Inspection centre

The inspection centre contracted for taking and analysing the samples must be listed in a current publicly available state list, in accordance with section 15, paragraph 4, and must meet the criteria set out there. This approval then applies across Germany. The Institut Kirchhoff Berlin GmbH is accredited to DIN EN ISO/IEC 17025:2005 and named in the list, in accordance with section 15, paragraph 4 of the TrinkwV. Not only can the institute determine legionella, but also all other parameters contained in the Drinking Water Ordinance, as well as expert sampling and provision of expert advice.

Findings of legionella

If the findings of legionella exceed 100 CFUs/100ml, the client must notify the respective health authority within two weeks of receiving the results. Legionella findings equal to or smaller than 100 CFUs/100ml must not be reported. In the event that the technical measure value is exceeded, the owner is obliged to act without delay, without being asked to do so by the responsible health authority.

The cause must be dealt with by an on-site inspection of the affected drinking water installation, in order to assess the danger and also to check whether generally recognised technological standards have been applied. The resulting technical measures required must be carried out on the basis of recommendations of the Federal Environment Agency and in accordance with recognised technological rules. Furthermore, affected tenants must also be informed immediately in a suitable form (for example, a sign).

Measures required if the technical measure value is exceeded

The measures depend on the extent of the legionella contamination. In principle, assessment is on the basis of the least favourable findings. In the event of findings up to 1,000 CFUs/100ml, the DVGW’s worksheet W 551 requires further tests to be carried out at different sampling points within 4 weeks. In the event of findings of up to 10,000 CFUs/100ml, the further tests detailed above must be undertaken immediately and decontamination must be considered. If findings exceed 10,000 CFUs/100ml, a direct emergency response and decontamination are required.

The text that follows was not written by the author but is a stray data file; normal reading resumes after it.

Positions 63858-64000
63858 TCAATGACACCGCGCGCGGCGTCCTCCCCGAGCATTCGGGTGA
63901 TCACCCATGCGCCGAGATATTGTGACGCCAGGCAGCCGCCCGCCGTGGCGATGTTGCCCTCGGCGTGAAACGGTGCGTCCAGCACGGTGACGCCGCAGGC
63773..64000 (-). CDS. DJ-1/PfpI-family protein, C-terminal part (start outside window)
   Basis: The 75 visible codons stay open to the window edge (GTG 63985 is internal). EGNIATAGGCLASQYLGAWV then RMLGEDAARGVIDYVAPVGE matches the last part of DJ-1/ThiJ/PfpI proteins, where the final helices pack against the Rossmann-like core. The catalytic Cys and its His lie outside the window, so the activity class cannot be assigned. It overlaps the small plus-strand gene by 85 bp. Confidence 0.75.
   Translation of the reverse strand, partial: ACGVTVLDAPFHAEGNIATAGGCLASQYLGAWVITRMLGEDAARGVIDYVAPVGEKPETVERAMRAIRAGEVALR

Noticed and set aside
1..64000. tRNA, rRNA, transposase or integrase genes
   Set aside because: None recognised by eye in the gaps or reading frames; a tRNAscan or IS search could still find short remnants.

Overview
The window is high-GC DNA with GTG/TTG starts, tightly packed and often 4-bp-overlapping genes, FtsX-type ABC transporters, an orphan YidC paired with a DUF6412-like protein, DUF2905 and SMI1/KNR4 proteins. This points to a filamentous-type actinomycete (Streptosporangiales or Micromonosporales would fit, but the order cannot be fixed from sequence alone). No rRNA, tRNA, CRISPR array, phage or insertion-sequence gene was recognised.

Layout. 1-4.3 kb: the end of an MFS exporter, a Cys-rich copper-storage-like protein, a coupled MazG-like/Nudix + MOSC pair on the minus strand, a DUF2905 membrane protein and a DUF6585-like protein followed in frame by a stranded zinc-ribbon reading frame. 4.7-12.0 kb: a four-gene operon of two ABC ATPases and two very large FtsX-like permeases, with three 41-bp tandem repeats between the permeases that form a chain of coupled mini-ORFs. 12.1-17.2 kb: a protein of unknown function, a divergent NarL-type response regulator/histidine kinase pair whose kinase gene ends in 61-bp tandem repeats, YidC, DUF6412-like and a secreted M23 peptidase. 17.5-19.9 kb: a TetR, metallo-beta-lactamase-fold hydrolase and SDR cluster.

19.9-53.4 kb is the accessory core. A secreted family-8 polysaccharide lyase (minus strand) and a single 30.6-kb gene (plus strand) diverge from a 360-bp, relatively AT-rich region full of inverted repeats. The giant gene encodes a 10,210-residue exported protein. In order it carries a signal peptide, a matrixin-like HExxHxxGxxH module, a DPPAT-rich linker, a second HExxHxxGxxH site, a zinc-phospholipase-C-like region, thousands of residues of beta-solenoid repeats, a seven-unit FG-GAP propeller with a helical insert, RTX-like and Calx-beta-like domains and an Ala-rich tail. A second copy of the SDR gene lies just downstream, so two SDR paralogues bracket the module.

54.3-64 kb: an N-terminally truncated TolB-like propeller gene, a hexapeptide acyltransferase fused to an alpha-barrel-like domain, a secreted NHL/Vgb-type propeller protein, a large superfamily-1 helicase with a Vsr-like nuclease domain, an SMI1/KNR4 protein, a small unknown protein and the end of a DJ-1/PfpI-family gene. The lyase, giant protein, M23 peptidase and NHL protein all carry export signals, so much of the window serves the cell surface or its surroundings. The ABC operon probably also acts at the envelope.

A direct emergency response would involve usage restrictions (eg showers forbidden), or the installation of special filters in shower heads, as well as disinfection. Disinfectation can occur by thermal or chemical means, as well as by UV radiation. Thermal disinfection involves every tap being opened for at least three minutes while a temperature of at least 70° is reached. A week after successful disinfection, further tests must be carried out. In order to monitor the success of decontamination measures, two further inspections must be carried out, in each case after three months. If, despite renewed disinfections, similarly high contamination levels are determined after these shorter intervals, wider-ranging renovation of the system, whether by operational or constructional measures, becomes unavoidable.

Sanctions for breaches of the Drinking Water Ordinance 

Whoever intentionally or negligently breaches the inspection, recording or informational requirements, or who does not properly maintain or operate his or her drinking water supply system, commits an offence under section 25 of the TrinkwV. Furthermore, the intentional or negligent provision of microbiologically or chemically contaminated drinking water also represents a criminal offence under section 24 of the TrinkwV.